The other is FE News, a digital platform (founded in 2003). Contributors simply register and then upload content, which is then subject to light editorial approval.  However, most submitted content gets published. With just a team of four people, FE Week publishes over 250 pieces of content per week (including video and podcasts as well as print), covering the whole education and skills sector. It survives without any financial backing from venture capitalists.

But the message is clear: commercial interests are driving the media agenda. And this doesn’t just apply to education. The opportunities for media coverage are shrinking which means as communications professionals we need to find new ways to get our messages across. What is most at risk is not the short, sharp news items which can be tweeted, but long-form content, analysis and investigative journalism.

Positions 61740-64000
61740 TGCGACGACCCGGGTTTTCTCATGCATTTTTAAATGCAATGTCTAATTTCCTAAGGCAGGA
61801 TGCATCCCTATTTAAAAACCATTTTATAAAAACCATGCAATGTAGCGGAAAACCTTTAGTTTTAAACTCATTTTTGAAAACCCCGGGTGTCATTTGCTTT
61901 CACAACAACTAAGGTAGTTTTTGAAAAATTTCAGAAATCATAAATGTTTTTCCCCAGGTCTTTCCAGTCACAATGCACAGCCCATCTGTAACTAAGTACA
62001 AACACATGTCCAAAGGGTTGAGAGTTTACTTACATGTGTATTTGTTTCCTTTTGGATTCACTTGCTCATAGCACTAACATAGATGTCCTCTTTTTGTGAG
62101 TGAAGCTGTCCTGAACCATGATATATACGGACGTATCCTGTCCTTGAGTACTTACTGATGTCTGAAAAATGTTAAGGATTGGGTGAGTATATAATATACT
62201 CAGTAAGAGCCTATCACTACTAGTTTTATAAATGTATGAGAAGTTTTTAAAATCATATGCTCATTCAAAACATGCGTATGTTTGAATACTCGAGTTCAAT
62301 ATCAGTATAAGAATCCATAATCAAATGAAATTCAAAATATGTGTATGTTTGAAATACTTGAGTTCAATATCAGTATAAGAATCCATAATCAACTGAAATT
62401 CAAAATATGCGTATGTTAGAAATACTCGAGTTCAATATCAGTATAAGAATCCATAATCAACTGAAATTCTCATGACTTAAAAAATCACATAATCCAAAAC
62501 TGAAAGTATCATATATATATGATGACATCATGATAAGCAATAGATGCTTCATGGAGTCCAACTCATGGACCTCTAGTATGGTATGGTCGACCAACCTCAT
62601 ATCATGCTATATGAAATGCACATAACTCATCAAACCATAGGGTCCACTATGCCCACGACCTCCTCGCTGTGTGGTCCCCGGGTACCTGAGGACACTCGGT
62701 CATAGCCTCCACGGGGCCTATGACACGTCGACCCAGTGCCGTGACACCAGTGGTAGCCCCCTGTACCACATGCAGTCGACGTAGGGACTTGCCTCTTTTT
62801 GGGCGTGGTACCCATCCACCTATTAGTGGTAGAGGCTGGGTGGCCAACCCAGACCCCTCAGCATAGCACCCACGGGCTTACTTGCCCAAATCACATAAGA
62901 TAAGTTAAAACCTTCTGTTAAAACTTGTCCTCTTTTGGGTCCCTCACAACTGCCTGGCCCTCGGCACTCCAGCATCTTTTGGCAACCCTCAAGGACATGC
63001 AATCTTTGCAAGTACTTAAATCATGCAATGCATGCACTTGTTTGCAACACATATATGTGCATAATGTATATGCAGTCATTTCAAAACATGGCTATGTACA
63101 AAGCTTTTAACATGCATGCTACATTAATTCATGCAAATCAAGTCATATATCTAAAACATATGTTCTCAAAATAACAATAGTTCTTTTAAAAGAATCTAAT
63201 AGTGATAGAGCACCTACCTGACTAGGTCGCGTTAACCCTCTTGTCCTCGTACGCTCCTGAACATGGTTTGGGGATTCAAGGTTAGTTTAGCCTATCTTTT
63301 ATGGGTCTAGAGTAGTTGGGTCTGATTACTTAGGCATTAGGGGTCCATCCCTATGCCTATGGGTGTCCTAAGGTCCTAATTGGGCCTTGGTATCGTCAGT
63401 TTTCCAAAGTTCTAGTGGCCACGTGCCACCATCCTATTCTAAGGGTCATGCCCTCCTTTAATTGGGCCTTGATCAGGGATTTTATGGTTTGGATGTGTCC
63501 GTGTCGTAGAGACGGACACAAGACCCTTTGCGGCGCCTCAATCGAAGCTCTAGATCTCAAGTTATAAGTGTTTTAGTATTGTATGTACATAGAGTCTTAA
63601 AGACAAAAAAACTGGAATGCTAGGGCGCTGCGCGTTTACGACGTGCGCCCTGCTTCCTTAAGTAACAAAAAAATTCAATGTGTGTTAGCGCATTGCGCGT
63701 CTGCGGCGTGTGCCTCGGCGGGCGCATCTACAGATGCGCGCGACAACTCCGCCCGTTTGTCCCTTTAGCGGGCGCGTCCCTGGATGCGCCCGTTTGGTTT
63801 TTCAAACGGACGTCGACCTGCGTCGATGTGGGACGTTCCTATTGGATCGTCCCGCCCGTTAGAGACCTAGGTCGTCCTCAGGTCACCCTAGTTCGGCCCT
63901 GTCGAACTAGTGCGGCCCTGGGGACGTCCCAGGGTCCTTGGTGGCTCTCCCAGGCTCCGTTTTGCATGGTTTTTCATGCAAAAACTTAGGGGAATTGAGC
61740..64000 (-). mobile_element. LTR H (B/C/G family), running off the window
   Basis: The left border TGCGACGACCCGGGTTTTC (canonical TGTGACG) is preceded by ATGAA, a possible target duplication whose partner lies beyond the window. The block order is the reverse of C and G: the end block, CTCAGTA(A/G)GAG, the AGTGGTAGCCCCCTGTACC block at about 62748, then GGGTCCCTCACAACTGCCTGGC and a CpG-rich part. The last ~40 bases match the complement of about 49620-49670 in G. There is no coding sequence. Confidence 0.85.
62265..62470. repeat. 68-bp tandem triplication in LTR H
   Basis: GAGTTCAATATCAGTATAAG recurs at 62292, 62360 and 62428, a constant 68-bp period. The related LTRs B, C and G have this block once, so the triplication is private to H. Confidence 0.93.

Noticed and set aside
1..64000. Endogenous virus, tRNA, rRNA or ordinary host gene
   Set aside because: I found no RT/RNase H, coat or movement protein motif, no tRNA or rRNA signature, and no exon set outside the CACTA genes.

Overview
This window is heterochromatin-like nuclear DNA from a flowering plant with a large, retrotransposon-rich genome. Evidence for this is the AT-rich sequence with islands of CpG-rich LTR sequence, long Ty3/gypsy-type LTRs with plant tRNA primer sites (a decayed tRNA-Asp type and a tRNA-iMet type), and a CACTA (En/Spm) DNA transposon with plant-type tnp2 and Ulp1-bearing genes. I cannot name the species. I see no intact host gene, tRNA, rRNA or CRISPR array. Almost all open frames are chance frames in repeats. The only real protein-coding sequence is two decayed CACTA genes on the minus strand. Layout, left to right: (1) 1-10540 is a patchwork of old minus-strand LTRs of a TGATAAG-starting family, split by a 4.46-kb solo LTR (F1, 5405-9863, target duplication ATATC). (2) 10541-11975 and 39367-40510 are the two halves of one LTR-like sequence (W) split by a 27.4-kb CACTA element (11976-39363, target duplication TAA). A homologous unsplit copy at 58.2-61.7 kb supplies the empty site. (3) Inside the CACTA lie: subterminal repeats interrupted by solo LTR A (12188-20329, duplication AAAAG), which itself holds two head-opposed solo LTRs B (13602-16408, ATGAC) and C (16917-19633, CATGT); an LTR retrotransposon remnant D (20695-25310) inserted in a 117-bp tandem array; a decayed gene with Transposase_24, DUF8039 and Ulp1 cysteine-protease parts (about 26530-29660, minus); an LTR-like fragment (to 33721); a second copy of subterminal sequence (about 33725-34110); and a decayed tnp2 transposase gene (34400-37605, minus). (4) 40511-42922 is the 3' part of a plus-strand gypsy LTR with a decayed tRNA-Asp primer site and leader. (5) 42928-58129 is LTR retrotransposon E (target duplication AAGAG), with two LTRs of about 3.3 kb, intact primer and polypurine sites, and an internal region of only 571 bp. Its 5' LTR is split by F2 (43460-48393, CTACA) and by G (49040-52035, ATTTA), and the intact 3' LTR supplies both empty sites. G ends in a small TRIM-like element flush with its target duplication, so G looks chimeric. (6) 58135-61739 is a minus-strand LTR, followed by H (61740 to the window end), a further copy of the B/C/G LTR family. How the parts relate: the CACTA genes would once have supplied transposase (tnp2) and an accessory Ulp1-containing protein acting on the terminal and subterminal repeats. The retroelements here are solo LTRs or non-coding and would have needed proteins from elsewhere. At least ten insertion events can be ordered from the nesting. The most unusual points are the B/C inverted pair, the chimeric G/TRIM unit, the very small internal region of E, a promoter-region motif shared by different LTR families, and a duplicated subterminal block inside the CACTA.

It feels like the clock has been rewound 25 years and that further education is once again in danger of becoming ‘the Cinderella sector’. Boris Johnson has said that “we need to escalate the value of practical and vocational education that can transform people’s lives”. To do that we need a media that takes further education seriously.

OK Boris. Get that message across to your brother and the rest of the Tes board.

Anne Nicholls is a writer and PR/communications professional specialising in education.  She is a committee member of the CIPR Education & Skills Sector Group and a chartered practitioner.